The failure to address environmental concerns is also troubling. The authors comment that, after the 40-year simulation period, much of the district will still remain under forest. Surely, evidence from elsewhere in Indonesia provides a strong counter example. Once oil palm plantations, and supporting infrastructure, are established will this not increase the likelihood of additional forest loss? The model says nothing about this type of feedback (we note the authors’ disclaimer about the increased possibility of fire). The clearing of highly diverse rainforest to produce oil palm would seem to be an obvious detriment to biodiversity. Also, direct negative effects of oil palm on biodiversity are reported in the literature (e.g., see summary in Donald 2004). These issues are also important for many local stakeholders in Malinau who are dependent on the forest for essential goods and services (Sheil et al. 2006).
And what about conflict? Although the authors have included income to local people as a component in the model, even after 50 years, the fact that migrants’ income is still over 50% higher than that of locals has no consequence, because there is no feedback to any possible consequences of such inequity. A recent history of ethnic strife in neighboring West Kalimantan might be a useful comparison as those problems were partly caused by the expansion of oil palm plantations (Colchester et al. 2006). Underlying causes of such conflicts are well described by Yasmi (2007).
Although there is no general consensus, local people in Malinau who had experience in plantation work elsewhere in Indonesia generally opposed such developments occurring locally (Padmanaba and Sheil 2007; and unpublished interviews). Sandker et al. (2007) sidestep these views while also neglecting concerns raised in publications of “advocacy groups” (e.g., Forest Peoples Programme 2005, Wakker 2006, Marti 2008). Ignoring all these concerns seems odd in a systems model designed to help stakeholders explore the consequences of different scenarios in meaningful terms. Indeed such neglect raises questions as to exactly which stakeholders were involved in developing the model and how their needs and concerns have been incorporated.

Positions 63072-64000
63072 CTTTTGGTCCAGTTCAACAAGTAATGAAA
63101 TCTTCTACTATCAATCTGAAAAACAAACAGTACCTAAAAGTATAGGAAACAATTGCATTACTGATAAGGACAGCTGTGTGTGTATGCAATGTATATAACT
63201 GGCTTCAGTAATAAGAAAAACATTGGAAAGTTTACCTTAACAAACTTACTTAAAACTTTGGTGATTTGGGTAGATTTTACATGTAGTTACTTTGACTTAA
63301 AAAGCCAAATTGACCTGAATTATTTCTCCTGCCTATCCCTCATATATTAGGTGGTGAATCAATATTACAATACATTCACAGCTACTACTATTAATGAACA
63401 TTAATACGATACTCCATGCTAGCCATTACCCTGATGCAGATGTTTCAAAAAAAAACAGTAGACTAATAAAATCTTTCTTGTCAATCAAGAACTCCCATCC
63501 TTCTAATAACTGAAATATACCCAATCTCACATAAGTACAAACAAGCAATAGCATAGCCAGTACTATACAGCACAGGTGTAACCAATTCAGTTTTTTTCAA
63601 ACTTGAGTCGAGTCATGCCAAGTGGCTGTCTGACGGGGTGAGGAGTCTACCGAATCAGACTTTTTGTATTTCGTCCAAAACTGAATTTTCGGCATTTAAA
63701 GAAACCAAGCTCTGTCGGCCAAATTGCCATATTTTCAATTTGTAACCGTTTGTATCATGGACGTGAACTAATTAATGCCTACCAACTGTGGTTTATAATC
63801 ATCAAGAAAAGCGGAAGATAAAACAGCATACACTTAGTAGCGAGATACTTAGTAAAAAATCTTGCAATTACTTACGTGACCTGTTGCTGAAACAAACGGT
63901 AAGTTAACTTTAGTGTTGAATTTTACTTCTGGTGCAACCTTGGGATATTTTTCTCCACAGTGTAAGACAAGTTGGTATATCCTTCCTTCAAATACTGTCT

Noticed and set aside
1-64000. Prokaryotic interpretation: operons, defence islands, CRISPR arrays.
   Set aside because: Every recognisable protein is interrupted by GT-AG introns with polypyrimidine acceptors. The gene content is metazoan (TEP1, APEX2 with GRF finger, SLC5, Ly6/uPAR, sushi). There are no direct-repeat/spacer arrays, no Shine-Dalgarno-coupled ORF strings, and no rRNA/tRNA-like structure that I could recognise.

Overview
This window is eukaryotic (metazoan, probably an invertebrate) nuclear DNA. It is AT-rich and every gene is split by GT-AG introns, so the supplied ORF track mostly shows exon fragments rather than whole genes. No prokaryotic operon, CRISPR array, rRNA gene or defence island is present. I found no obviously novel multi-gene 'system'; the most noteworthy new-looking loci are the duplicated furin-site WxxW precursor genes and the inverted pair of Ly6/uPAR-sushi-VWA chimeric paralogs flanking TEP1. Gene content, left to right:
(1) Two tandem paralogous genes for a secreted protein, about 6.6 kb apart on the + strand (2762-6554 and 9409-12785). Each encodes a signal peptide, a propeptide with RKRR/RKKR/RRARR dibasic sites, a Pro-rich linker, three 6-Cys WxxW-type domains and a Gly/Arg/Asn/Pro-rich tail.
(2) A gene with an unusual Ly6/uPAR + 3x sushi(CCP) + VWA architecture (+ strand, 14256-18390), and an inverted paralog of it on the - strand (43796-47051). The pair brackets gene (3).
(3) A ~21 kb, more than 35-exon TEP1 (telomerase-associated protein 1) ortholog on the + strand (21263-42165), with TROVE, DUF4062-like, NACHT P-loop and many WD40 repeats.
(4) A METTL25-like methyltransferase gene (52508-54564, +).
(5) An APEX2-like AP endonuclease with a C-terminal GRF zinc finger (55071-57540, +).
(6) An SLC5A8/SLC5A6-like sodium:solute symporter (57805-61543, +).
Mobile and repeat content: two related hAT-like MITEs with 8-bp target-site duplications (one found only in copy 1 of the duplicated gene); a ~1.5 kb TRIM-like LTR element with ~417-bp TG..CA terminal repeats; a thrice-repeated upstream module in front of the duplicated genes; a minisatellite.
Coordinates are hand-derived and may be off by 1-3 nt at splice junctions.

The authors state that they “... obviously expect that normal processes of civil society participation should underlie all decision making and that Indonesian laws regarding the changes in the status of land be respected.” But the authors surely know that this not the case in Indonesia. Given the youth of decentralized democratic government in Indonesia, “normal processes” are neither expected nor indeed normal. This is well known: indeed various authors have explored the consequences of these failings in Malinau and Indonesia generally (e.g., Newman et al. 2000, Barr et al. 2001, 2006, McCarthy 2002, Obidzinski 2003).
For a model to be useful in the real world, it should reflect the real world. How much more interesting, and useful, this model could be if it addressed real-world problems, reflected the concerns of actual stakeholders, and stimulated their discussion on real solutions.
Perhaps a future model can go beyond simple scenarios and will be able to assist local governments in determining the best approach to developing oil palm plantations, or other appropriate developments, that would be most compatible with local conditions, cultures, and desires. Such a model might include components such as “likelihood of ethnic strife,” “level of local peoples’ involvement,” “confidence in continuing local access to land,” or “level of corruption.” Both the philosophy and techniques of system dynamics modeling encourage the inclusion of such soft variables in a model (e.g., see Sterman 1991).
Constructive debate will be enhanced if models address the most relevant issues, and inspire confidence that they are useful tools for examining different scenarios. This model, although an interesting first step, does neither. Perhaps future attempts will be more successful.